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UGA Extension peanut agronomist Scott Monfort estimates that Georgia’s peanut crop hasn’t been this dry this late in the growing season since 2014. Since approximately half of the state’s crop is planted in dryland fields, yields this year are expected to drop. CAES News
UGA Extension peanut agronomist Scott Monfort estimates that Georgia’s peanut crop hasn’t been this dry this late in the growing season since 2014. Since approximately half of the state’s crop is planted in dryland fields, yields this year are expected to drop.
Summer Drought
Current drought conditions could negatively influence Georgia peanut farmers’ plans for this year’s dryland crop, according to University of Georgia Cooperative Extension peanut agronomist Scott Monfort.
UGA graduate student Jamie Morgan tests the water in an algae-filled pond on Bill Atkinson's farm in Dacula. CAES News
UGA graduate student Jamie Morgan tests the water in an algae-filled pond on Bill Atkinson's farm in Dacula.
Toxic Algae
The sudden and unexpected death of a Marietta, Georgia, couple’s beloved dog after swimming with its owners in Lake Allatoona has filled social media feeds since the incident on Aug. 10. The incident brings to light the dangers of toxic algae growth. In neighboring North Carolina, another couple lost three dogs in one day after an afternoon swim in a pond.
Bermuda grass stem maggot damages the upper leaves of a forage crop. Lisa Baxter estimates about 60% yield loss in this picture. CAES News
Bermuda grass stem maggot damages the upper leaves of a forage crop. Lisa Baxter estimates about 60% yield loss in this picture.
Forage Pest Management
Drought-like conditions this summer are forcing Georgia forage farmers to delay treatments for Bermuda grass stem maggot, according to Lisa Baxter, University of Georgia Cooperative Extension forage specialist.
Black shank disease turns tobacco leaves yellow and causes the plant to wilt and eventually die. CAES News
Black shank disease turns tobacco leaves yellow and causes the plant to wilt and eventually die.
Black Shank Disease
While most Georgia crops are suffering from the recent lack of rainfall across the state, tobacco farmers have some reason to celebrate. Three consecutive weeks of dry weather in May have curbed incidences of black shank disease, according to University of Georgia Cooperative Extension tobacco agronomist J. Michael Moore.
Bell peppers with blossom end rot symptoms caused by excess of sun light. CAES News
Bell peppers with blossom end rot symptoms caused by excess of sun light.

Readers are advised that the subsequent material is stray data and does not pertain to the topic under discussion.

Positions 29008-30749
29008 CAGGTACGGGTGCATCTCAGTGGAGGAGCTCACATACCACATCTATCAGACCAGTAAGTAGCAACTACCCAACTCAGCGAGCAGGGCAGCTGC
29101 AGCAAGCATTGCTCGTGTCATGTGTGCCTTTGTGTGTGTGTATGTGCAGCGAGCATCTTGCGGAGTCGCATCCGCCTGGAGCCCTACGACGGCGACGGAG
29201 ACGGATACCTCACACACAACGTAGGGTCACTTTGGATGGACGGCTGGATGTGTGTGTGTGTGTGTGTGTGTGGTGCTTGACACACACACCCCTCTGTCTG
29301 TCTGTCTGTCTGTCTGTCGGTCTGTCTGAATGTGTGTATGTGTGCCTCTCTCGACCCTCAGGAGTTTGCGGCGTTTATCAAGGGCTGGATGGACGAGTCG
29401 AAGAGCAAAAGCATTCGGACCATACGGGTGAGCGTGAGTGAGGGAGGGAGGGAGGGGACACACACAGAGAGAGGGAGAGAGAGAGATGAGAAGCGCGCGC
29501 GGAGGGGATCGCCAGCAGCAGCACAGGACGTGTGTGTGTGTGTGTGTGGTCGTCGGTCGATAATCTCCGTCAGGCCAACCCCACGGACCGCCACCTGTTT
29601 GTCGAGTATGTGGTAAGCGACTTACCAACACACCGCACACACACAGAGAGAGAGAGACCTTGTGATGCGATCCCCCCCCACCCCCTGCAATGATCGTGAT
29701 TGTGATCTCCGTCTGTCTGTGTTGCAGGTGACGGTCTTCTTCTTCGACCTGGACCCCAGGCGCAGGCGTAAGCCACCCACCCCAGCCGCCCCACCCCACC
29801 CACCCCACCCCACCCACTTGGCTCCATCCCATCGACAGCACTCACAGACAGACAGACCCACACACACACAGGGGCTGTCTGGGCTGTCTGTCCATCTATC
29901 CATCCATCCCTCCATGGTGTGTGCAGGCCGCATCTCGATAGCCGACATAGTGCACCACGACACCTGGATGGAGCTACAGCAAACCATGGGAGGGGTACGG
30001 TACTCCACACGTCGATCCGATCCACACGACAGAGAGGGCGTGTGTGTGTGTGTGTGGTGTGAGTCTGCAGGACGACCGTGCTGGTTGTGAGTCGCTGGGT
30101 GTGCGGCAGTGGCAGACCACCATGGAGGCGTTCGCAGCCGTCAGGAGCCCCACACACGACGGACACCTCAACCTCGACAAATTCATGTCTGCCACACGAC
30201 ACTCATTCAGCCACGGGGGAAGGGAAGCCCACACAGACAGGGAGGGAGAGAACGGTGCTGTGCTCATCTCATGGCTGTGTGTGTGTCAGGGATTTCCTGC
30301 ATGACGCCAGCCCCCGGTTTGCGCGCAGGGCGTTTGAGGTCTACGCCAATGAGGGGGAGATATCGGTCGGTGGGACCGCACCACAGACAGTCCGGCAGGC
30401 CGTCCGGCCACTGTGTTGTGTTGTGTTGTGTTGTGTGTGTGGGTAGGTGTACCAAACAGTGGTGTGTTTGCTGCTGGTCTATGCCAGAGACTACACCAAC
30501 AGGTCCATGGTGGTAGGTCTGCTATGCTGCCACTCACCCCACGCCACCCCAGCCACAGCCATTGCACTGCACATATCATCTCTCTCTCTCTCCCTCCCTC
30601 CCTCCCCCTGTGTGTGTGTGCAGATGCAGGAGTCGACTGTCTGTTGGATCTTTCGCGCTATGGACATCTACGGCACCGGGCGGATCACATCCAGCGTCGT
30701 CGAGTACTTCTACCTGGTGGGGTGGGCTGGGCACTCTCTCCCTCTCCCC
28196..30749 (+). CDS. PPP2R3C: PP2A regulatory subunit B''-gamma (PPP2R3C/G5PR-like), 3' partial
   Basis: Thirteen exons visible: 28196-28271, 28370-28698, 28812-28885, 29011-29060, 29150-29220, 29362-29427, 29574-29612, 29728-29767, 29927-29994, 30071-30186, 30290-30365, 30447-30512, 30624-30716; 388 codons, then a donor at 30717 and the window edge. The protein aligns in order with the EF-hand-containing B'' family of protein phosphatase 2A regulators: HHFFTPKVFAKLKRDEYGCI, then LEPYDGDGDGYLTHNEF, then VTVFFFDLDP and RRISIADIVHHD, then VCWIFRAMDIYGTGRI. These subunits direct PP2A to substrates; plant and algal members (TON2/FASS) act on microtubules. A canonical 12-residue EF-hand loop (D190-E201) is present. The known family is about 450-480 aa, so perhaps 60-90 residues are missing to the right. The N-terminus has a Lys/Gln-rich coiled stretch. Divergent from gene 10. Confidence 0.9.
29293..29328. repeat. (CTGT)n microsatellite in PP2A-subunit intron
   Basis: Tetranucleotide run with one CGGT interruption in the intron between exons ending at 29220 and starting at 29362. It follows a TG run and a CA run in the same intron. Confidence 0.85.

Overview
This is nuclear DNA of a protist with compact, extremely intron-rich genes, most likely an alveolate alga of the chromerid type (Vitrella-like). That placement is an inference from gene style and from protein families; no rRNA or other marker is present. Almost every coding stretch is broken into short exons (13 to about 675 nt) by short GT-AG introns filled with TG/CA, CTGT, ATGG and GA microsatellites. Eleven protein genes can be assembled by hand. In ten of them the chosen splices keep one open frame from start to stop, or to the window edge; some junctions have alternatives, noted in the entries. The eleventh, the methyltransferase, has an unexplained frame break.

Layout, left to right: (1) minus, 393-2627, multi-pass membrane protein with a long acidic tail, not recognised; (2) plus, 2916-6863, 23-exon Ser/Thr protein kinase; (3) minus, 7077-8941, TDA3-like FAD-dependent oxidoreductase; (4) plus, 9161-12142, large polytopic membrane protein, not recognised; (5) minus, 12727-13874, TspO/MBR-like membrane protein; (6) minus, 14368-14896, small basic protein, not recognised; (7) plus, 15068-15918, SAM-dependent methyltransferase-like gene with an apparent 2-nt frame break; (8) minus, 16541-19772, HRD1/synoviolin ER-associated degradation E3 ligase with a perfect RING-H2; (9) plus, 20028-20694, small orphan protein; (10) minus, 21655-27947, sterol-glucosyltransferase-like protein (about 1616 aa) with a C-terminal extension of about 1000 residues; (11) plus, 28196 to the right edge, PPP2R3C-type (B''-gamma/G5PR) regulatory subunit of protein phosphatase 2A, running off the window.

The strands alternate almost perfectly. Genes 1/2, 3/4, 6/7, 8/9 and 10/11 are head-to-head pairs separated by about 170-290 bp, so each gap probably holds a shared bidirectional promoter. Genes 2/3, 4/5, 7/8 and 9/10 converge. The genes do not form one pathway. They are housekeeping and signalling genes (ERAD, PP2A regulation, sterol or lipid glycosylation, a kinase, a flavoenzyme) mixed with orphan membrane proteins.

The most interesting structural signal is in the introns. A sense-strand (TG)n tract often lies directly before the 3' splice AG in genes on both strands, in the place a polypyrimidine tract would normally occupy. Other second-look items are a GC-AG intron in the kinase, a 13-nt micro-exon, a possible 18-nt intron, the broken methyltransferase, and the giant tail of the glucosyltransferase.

Unseasonably Hot
Georgia’s vegetable growers need to irrigate more frequently as unseasonably high temperatures are forecast to remain high with little to no rainfall expected. Andre da Silva, University of Georgia Cooperative Extension vegetable specialist, said it is urgent that vegetable producers heed this advice.
Irrigation maintenance is key for farmers to avoid costly malfunctions once the growing season begins. CAES News
Irrigation maintenance is key for farmers to avoid costly malfunctions once the growing season begins.
Warming weather
Georgia temperatures are rising, and the weather is only going to get hotter with little rain in the forecast. That’s not good news for Georgia’s cotton producers who are in the middle of planting this year’s crop, says Jared Whitaker, University of Georgia Cooperative Extension cotton agronomist.
A Tractors 101 workshop will be held in Tifton, Georgia, hosted by UGA's Farm Again program. CAES News
A Tractors 101 workshop will be held in Tifton, Georgia, hosted by UGA's Farm Again program.
April Climate
Farmers in the southern half of Georgia benefited from drier conditions this April, while producers in the soggy northern half of the state are still working to prepare fields for spring planting.
Corn planted at the Bellflower Farm on the UGA Tifton campus in this March 30 photo. CAES News
Corn planted at the Bellflower Farm on the UGA Tifton campus in this March 30 photo.
Planting Conditions
Georgia farmers should expect dry weather when they plant their crops this spring, but Pam Knox, University of Georgia College of Agricultural and Environmental Sciences agricultural climatologist, anticipates an active tropical storm season in the Atlantic Ocean this summer.
Native azaleas typically have tubular flowers with long stamens that extend beyond their petals. University of Georgia scientist Carol Robacker is studying many of the native azaleas that grow in the Piedmont region to determine which ones are adapted to Georgia. CAES News
Native azaleas typically have tubular flowers with long stamens that extend beyond their petals. University of Georgia scientist Carol Robacker is studying many of the native azaleas that grow in the Piedmont region to determine which ones are adapted to Georgia.
Native Azaleas
Georgians are accustomed to evergreen azaleas, but native azaleas are currently growing in popularity. Unlike evergreen azaleas, native azaleas lose their leaves in the fall, grow tall and airy rather than low and dense, and bloom in the spring and summer.
October 2017 was marked by rains brought by Hurricane Nate at the beginning of the month and drier conditions as the month continued. CAES News
October 2017 was marked by rains brought by Hurricane Nate at the beginning of the month and drier conditions as the month continued.
October Climate
If this October’s temperatures didn’t have you craving pumpkin spice, you’re not alone. The entire state was about four degrees warmer than normal this year. While the dry, warm weather may have made it hard to celebrate the beginning of fall, it was great for Georgia agriculture, aiding in the harvest of cotton, peanuts and soybeans across the state.